‘Tis the season to be jolly.
Until the boss pipes-up to speak and throw a wet blanket over the entire office party.
Quarterly updates, business progress reports and corporate ‘to do’ lists all have their time and place in the public speaking calendar. Just not at the annual office party.
This is the time of year when otherwise thoughtful, empathetic and inspiring business leaders inadvertently become irrelevant and dull. Or, potentially, even worse, they attempt to be hilariously funny, demonstrating a worrying lack of self-awareness. Which is such a waste. Because the office party provides a wonderful opportunity to give a speech that really does make a difference. It can do so by conforming to our twelve very simple public speaking tips.
For those who prefer watching to reading, here they are in technicolour:
For the readers, here’s how to be relevant, clear and really pretty special at your office party:
Put your audience first: Tonight of all nights is the one to be generous. You might be writing the speech on a cold Monday morning in early December, but you’ll give it at an event where your team are feeling upbeat and sociable. Put yourself in their shoes and write something equally positive, charming and brief.
Key message: It’s hard to retain an audience’s attention ta the best of times. Tonight is not the time for complex strategic thinking or detailed insights. In our experience, you will be lucky if your team remember more than one thing about your speech the next day. So make sure you decide what you want it to be.
Balance: Too serious and you’ll be forgotten before you’ve finished your first minute. Trying to be too funny and you risk them laughing at yu rather than with you. It’s a very fine balance. You need to know where you sit on that scale before you start writing.
Seamless: Don’t allow yourself to be end up giving a list (be of awards, achievements or thank yous). A great office party speech will link them all into what appears to be a seamless stream of consciousness.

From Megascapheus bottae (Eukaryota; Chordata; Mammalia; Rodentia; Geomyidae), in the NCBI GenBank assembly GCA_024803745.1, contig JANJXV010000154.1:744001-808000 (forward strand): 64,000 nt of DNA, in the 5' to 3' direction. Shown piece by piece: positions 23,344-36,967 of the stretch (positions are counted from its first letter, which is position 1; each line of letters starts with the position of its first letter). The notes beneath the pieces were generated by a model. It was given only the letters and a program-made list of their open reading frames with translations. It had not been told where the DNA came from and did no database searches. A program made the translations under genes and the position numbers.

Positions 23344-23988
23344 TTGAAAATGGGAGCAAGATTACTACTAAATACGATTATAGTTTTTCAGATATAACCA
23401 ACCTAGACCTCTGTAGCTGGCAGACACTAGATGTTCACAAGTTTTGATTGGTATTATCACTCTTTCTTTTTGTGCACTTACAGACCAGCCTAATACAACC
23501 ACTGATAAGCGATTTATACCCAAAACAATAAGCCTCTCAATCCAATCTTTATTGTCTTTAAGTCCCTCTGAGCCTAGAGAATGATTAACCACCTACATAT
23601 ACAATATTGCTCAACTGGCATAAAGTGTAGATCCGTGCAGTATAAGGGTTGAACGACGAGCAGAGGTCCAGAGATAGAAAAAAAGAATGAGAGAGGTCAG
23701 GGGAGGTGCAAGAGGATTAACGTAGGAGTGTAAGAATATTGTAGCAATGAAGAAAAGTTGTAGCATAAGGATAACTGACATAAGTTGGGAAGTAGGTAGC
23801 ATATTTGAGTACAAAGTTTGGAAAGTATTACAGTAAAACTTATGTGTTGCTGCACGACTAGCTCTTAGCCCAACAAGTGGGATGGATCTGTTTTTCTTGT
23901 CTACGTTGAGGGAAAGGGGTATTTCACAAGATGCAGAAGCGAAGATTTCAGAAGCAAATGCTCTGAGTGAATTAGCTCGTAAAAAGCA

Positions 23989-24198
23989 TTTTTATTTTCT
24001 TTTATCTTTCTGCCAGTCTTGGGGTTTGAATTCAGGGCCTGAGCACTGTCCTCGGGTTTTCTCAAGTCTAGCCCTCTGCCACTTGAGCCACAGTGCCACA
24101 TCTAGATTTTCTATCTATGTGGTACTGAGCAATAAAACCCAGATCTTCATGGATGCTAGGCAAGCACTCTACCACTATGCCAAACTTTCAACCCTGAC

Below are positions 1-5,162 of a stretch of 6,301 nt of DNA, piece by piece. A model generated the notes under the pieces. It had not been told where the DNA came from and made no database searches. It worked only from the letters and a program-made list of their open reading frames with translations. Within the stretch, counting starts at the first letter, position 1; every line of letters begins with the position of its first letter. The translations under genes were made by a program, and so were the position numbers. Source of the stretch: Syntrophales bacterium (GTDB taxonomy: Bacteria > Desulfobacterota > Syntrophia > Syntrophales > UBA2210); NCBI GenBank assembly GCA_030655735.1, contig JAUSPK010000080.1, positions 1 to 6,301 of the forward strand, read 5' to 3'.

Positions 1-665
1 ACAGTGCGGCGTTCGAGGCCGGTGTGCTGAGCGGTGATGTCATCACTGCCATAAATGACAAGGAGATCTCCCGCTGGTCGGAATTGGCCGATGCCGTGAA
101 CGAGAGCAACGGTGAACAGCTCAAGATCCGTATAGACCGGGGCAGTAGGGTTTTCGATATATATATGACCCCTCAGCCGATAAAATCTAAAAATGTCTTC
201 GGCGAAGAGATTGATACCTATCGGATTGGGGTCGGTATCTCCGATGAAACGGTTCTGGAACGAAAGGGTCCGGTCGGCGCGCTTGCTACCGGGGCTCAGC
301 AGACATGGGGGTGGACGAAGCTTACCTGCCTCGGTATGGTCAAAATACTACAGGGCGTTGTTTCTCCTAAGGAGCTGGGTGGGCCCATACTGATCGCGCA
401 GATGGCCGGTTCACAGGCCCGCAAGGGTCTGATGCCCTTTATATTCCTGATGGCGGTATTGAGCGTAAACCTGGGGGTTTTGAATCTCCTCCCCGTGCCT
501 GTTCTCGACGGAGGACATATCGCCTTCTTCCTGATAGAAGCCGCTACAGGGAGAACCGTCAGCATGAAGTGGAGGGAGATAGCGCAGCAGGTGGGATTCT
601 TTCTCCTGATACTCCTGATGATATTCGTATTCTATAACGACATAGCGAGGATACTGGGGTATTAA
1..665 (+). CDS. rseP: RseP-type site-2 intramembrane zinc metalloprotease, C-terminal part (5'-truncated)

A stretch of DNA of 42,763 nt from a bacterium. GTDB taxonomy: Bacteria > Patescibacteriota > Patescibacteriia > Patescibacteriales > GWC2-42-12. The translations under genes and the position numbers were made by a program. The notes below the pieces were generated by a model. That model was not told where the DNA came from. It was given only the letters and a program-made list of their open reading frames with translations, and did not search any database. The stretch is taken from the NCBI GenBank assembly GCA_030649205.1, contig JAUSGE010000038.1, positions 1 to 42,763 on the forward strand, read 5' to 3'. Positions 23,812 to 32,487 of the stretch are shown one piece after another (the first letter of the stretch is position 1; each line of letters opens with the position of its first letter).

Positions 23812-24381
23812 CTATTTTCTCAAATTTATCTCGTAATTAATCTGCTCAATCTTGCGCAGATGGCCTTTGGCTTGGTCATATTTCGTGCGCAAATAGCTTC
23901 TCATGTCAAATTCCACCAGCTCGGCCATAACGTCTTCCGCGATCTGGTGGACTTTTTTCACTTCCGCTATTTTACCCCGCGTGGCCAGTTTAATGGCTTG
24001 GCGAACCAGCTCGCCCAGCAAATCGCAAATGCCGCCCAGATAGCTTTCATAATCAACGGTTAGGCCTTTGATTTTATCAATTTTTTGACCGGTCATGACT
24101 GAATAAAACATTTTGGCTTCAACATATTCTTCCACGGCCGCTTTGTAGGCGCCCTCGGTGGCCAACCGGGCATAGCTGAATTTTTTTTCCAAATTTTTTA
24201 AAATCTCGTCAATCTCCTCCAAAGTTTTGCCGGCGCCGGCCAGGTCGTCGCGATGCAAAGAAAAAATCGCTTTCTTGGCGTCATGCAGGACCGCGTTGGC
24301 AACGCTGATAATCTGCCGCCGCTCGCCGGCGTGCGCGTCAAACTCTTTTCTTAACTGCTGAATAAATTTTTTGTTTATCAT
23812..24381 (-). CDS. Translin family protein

Punch: It’s a party, so you need to sound even more punchy and energetic than normal. So don’t write your speech in paragraphs. Write it in short-sharp sound bites that link to create a narrative. Ensure that you don’t waste a word.
Pauses: Include regular pauses for breath while you are writing. It’s a brilliant discipline to ensure that you give your colleagues a chance to listen.
Emphasis: Read your script out loud at the end of the sentence. ‘hearing’ it will help you improve it. It’ll also suggest words that will require particular emphasis. They are usually adverbs and adjectives.
Length: Again, put yourself in their shoes. Forget what you want to say and have a think about what they’ll want to hear. Less is more. A decent pace for a speech is 120 words per minute. Once you’ve finished your first draft you may find that you have quite a bit of editing on your hands!
Pace: One of the worst offenders when it comes to public speaking. Too fast and no one will absorb a word you say. Too slow and you’ll sound inebriated. Get it right (that 120 words per minute
Eye Contact: If you look at your audience and smile occasionally, your impact is instantly magnified.
Body Language: An audience can’t help absorbing what you look like and what you are doing before they click into listening mode. They’ll pick up on your embarrassment, your hesitancy and, hopefully, your confidence. You can’t work on this stuff ‘live’ on the night. It’s all about rehearsing to look like you at the very top of your game.
Using your script: So many potentially great speeches have been ruined by speakers who forget their content, or who are clearly more worried about remembering what to say next than actually delivering it with impact. There’s nothing wrong with holding some notes, as long as you interact with them in the right way. Glancing at them during your pauses, and holding them well away from your eye-line maximises your chances of getting it right, without acting as a barrier between you and your audience.
There really isn’t a huge difference between an office party speech and a speech at any dinner or social occasion. Although the stakes tend to be a little higher – as you have to go and work with your audience the next day. The key is to be relevant – to THEM. Your audience. Your colleagues on the night. Think about them from the very start, write for them and speak directly to them, and you’ll be on the right track.
And remember, this may be an office party post, but these public speaking tips aren’t just for Christmas. They’re for life. Now imagine saying that at the office party. Squeamish looks all round. And you’d delete it instantly. See, it works!
Please do call us right up to the last minute if you’d like any help with your office party speech.
Email us on Lawrence@greatspeechwriting.com or call us on +44 (0)207 118 1600!